Many of the channels are reserved for bots. Some of the more popular channels include: channel 1 - general help; some channels are used for FICS staff and cannot be seen by regular users: channel 0 - the admin channel channel 5 - the service representatives channel channel 48 - the mamer manager channel channel 63 - the chess advisor channelA user can listen and send tells to up to thirty channels simultaneously. Another form of mass communication available to registered users is "shouts" which can be seen by all connected users connected who haven't turned shouts off; the following chess variants are available on FICS, besides regular chess: Suicide – capturing is compulsory, a player wins by losing all his pieces.
Chess is a two-player strategy board game played on a chessboard, a checkered gameboard with 64 squares arranged in an 8×8 grid. The game is played by millions of people worldwide. Chess is believed to be derived from the Indian game chaturanga some time before the 7th century. Chaturanga is the ancestor of the Eastern strategy games xiangqi and shogi. Chess reached Europe by the 9th century, due to the Umayyad conquest of Hispania; the pieces assumed their current powers in Spain in the late 15th century with the introduction of "Mad Queen Chess". Play does not involve hidden information; each player begins with 16 pieces: one king, one queen, two rooks, two knights, two bishops, eight pawns. Each of the six piece types moves differently, with the most powerful being the queen and the least powerful the pawn; the objective is to checkmate the opponent's king by placing it under an inescapable threat of capture. To this end, a player's pieces are used to attack and capture the opponent's pieces, while supporting each other.
During the game, play involves making exchanges of one piece for an opponent's similar piece, but finding and engineering opportunities to trade advantageously, or to get a better position. In addition to checkmate, a player wins the game if the opponent runs out of time. There are several ways that a game can end in a draw; the first recognized World Chess Champion, Wilhelm Steinitz, claimed his title in 1886. Since 1948, the World Championship has been regulated by the Fédération Internationale des Échecs, the game's international governing body. FIDE awards life-time master titles to skilled players, the highest of, grandmaster. Many national chess organizations have a title system of their own. FIDE organizes the Women's World Championship, the World Junior Championship, the World Senior Championship, the Blitz and Rapid World Championships, the Chess Olympiad, a popular competition among international teams. FIDE is a member of the International Olympic Committee, which can be considered as a recognition of chess as a sport.
Several national sporting bodies recognize chess as a sport. Chess was included in 2010 Asian Games. There is a Correspondence Chess World Championship and a World Computer Chess Championship. Online chess has opened professional competition to a wide and varied group of players. Since the second half of the 20th century, chess engines have been programmed to play chess with increasing success, to the point where the strongest personal computers play at a higher level than the best human players. Since the 1990s, computer analysis has contributed to chess theory in the endgame; the IBM computer Deep Blue was the first machine to overcome a reigning World Chess Champion in a match when it defeated Garry Kasparov in 1997. The rise of strong chess engines runnable on hand-held devices has led to increasing concerns about cheating during tournaments. There are many variants of chess that utilize pieces, or boards. One of these, Chess960, incorporates standard rules but employs 960 different possible starting positions, thus negating any advantage in opening preparation.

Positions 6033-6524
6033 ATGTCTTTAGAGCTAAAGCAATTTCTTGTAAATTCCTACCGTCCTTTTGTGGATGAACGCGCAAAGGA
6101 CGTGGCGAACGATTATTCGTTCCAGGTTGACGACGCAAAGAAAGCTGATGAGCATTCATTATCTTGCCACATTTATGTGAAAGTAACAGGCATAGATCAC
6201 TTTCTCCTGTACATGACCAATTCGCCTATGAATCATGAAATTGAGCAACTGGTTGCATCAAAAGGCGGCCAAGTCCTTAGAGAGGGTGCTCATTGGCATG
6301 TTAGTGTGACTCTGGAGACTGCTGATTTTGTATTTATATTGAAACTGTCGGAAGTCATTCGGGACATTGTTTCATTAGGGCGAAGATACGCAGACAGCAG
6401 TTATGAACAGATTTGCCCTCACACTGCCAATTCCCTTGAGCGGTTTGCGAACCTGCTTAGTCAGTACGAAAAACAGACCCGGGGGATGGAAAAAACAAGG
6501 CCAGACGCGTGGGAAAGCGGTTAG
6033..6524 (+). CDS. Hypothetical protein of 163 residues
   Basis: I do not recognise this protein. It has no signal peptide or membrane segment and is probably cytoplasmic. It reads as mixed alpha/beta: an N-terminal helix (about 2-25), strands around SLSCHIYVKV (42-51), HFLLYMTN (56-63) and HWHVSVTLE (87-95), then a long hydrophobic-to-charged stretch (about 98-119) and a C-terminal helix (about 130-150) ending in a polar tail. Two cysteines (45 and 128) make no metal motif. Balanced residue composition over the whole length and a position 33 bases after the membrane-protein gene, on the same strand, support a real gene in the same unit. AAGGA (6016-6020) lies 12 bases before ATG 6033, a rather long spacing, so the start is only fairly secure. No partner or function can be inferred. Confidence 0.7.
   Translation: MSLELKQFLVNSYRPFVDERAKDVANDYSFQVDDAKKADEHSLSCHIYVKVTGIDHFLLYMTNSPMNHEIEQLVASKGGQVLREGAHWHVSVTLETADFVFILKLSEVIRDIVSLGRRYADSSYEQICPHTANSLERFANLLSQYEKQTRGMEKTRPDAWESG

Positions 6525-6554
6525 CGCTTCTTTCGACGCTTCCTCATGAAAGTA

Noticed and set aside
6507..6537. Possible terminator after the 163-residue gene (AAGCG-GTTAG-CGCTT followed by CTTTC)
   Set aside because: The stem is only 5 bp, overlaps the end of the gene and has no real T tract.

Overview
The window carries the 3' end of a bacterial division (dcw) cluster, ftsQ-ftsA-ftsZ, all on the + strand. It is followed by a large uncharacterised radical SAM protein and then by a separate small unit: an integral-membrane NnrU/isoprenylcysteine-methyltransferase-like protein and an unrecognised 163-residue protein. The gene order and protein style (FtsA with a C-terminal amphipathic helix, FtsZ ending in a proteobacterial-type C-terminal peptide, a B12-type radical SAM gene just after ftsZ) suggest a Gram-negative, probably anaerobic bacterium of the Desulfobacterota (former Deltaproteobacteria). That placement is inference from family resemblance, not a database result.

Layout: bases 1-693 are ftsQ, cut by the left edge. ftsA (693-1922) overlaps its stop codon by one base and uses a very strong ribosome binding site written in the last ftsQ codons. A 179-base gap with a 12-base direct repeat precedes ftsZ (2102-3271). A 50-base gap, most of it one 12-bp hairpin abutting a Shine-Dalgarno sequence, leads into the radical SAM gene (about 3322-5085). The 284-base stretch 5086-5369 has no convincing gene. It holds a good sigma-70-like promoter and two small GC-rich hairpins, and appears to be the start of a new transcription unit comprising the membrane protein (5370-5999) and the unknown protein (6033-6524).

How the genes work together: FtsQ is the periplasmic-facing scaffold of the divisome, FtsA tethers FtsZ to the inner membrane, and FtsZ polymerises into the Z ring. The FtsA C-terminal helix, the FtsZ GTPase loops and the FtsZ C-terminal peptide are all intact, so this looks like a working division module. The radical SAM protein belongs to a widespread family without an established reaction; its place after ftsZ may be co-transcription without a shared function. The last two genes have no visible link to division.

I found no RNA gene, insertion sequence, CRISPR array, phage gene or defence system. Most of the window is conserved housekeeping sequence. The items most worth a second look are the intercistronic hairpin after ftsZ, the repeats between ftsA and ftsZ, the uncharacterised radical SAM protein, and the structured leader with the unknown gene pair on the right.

Chess960 has gained widespread popularity as well as some FIDE recognition. The rules of chess are published by chess's international governing body, in its Handbook. Rules published by national governing bodies, or by unaffiliated chess organizations, commercial publishers, etc. may differ. FIDE's rules were most revised in 2017. Chess is played on a square board of eight columns; the 64 squares are referred to as light and dark squares. The chessboard is placed with a light square at the right-hand end of the rank nearest to each player. By convention, the game pieces are divided into white and black sets, the players are referred to as White and Black, respectively; each player begins the game with 16 pieces of the specified color, consisting of one king, one queen, two rooks, two bishops, two knights, eight pawns. The pieces are set out as shown in the diagram and photo, with each queen on a square of its own color. In competitive games, the colors are allocated by the organizers; the player with the white pieces moves first.
After the first move, players alternate turns. Pieces are moved to either an unoccupied square or one occupied by an opponent's piece, captured and removed from play. With the sole exception of en passant, all pieces capture by moving to the square that the opponent's piece occupies. A player may not make any move that would leave the player's own king under attack. A player cannot "pass" a turn. If the player to move has no legal move, the game is over; each piece has its own way of moving. In the diagrams, the dots mark the squares to which the piece can move if there are no intervening piece of either color; the king moves one square in any direction. The king has